|10-20-2011 12:25 PM|
I suspect that the booster you have is a 7" single diaphram booster. Id so, a double diaphram booster will help. If there is room you can go to a 8" double diaphram booster, big difference.
There is also a difference in master cylinder bore between a F1 and the bigger trucks. You may have to change the master to match the wheel cylinders you have.
The metering block has to be a drum/drum metering block, not a drum/disc. With a dual circuit master cylinder you should use a metering block, it adds protection if one brake circuit fails.
The other thing to check is pedal ratio, you want a ratio of about 5 to one, or you will never be able to apply enough pressure with your foot to lock up the brakes.
|10-20-2011 06:24 AM|
The metering block is designed for cars with disc/drum set ups.. It slows the front disc brake action down so the mechanicals of the rear shoes can catch up and the brakes apply evenly..
I never heard of having a metering valve on a all drum set up.. That's not to say it can't be done though.. I would look into that..
Also, is the master cyl plunger all the way seated when the pedal is not in use..
I get a lot of good suspension and brake info here... http://www.pro-touring.com/forum.php
|10-20-2011 05:03 AM|
Power brake system won't lock brakes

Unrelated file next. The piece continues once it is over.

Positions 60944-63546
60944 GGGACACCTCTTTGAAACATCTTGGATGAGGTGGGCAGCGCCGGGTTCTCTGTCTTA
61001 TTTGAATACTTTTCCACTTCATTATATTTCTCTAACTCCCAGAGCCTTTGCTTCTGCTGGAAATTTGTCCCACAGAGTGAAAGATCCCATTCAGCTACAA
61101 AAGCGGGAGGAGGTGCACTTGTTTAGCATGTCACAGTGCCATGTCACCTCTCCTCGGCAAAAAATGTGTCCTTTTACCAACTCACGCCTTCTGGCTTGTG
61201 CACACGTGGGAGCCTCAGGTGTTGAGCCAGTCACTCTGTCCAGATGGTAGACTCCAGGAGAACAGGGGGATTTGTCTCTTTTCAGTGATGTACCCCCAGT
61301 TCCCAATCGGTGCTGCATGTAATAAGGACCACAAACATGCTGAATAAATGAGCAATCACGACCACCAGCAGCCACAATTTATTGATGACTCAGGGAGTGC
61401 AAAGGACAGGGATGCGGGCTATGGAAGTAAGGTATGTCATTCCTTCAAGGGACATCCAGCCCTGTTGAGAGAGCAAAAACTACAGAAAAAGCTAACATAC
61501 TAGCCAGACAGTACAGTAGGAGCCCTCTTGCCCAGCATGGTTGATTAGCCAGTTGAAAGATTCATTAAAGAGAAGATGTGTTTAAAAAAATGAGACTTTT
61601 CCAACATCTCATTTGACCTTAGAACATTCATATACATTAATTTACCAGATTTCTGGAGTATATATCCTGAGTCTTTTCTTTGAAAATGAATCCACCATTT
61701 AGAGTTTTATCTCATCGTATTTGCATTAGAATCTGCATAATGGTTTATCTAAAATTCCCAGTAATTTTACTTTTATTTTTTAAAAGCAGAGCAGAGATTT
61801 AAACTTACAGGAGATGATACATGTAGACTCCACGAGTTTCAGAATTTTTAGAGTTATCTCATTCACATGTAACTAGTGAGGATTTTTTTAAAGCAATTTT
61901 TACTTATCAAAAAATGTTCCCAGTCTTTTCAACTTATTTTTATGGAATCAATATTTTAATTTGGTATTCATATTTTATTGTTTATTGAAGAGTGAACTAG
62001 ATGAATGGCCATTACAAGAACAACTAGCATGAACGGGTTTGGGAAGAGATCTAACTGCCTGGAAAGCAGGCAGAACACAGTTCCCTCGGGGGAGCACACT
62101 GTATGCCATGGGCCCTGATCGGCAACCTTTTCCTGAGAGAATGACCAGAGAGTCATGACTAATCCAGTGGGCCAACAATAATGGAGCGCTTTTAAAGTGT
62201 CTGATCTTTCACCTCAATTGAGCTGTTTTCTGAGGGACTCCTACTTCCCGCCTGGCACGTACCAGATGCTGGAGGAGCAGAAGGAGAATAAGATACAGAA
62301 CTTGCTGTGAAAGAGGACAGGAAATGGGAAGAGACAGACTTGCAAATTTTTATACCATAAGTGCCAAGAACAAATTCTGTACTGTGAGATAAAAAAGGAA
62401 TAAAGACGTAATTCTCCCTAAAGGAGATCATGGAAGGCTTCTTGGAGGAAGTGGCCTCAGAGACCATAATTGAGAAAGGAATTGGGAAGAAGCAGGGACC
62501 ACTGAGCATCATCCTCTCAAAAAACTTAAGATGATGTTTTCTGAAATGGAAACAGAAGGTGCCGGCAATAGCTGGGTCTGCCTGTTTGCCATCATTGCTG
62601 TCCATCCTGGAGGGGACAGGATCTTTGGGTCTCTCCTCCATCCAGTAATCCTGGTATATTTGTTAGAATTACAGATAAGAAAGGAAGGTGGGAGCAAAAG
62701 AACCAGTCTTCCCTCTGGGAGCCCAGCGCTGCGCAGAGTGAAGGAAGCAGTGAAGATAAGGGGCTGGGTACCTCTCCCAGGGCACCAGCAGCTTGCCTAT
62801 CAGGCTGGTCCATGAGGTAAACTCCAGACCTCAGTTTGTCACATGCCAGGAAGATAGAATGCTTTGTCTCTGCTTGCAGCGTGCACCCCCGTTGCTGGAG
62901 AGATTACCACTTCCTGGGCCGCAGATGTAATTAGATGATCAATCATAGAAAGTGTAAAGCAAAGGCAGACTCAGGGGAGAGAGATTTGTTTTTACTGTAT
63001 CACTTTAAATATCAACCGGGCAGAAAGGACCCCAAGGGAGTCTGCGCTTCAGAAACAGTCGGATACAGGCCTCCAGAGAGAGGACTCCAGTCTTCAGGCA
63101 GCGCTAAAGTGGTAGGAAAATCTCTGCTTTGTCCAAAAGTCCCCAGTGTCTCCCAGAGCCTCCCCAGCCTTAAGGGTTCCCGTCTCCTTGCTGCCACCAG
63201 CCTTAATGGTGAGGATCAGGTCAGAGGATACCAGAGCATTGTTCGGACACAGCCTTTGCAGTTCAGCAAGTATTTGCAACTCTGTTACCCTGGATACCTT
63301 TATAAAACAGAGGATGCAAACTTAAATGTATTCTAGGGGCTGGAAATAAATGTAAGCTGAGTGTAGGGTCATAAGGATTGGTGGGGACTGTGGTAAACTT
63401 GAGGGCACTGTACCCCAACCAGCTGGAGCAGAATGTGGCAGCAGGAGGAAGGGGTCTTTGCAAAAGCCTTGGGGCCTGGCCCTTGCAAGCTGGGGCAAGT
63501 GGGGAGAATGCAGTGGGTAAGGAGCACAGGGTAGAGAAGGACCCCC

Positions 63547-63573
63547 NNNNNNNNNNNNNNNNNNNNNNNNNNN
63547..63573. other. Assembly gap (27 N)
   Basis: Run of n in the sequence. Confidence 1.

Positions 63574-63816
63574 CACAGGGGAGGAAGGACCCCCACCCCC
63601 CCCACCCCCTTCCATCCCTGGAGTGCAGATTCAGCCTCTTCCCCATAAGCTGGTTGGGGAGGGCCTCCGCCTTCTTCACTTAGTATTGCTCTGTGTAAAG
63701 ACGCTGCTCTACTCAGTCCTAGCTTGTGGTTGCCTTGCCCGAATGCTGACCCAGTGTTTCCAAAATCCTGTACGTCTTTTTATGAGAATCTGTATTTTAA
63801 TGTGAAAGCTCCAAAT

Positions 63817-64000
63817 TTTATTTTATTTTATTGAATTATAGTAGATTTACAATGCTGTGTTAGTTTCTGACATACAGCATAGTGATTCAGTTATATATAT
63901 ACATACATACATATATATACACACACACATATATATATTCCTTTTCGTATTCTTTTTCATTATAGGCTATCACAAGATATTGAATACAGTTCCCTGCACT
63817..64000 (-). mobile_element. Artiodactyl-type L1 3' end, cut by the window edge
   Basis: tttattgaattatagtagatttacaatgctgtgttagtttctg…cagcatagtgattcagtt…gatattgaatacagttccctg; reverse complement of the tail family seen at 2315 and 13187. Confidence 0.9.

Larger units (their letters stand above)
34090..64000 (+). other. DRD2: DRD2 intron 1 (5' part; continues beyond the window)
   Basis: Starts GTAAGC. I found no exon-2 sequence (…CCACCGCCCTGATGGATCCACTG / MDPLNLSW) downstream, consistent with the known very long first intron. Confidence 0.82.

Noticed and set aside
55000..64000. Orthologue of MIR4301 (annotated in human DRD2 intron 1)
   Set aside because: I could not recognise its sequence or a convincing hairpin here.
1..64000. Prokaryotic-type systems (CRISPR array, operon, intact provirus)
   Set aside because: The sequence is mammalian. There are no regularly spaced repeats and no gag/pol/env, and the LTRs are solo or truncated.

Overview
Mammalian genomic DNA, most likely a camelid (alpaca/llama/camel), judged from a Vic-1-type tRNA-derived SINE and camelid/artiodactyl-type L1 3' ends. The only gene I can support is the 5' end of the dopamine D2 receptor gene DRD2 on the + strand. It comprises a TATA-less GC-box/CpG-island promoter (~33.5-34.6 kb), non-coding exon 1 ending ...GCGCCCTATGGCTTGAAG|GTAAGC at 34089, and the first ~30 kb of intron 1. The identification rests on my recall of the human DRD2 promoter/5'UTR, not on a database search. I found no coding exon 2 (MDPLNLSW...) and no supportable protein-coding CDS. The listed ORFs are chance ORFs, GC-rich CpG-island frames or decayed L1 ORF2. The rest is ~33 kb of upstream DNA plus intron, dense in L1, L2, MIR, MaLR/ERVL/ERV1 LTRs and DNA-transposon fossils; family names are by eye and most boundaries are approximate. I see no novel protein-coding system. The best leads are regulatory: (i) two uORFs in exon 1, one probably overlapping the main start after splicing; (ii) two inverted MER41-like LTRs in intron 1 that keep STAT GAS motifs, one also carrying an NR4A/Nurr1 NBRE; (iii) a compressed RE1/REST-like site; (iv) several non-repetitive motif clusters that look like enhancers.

I installed dual master cylinder and booster into my 47 stake-bed with 351W engine. I used a kit made to replace the original under the floor. (kit came from MBM brakes and is designed for a 1/2 ton) Thus,had to modify the 3-bolt pattern somewhat by elongating one of the holes plus cut and weld original push rod to the new push rod. Also, installed four 10 lb residual valves as well as a metering block to prevent front end from diving (couldn't really tell any difference with or without block but installed since I had it.) The pedal pressure is lighter now and is much like any vehicle with power brakes and it slows the truck very well. (I am still using the stock drum brakes.) The big problem I am having is when I push the brake pedal as hard as possible to "lock up the brakes" for a panic stop it doesn't happen. The truck will slow down fast like I have an anti-lock system but just won't lock em up. Still trying to figure out why. My mechanic said the wheel cylinders, pads, drums, etc. are good. Wondering if there can be a problem with the size of wheel cylinders as related to size of M/C, etc.? Any ideas and suggestions will be appreciated.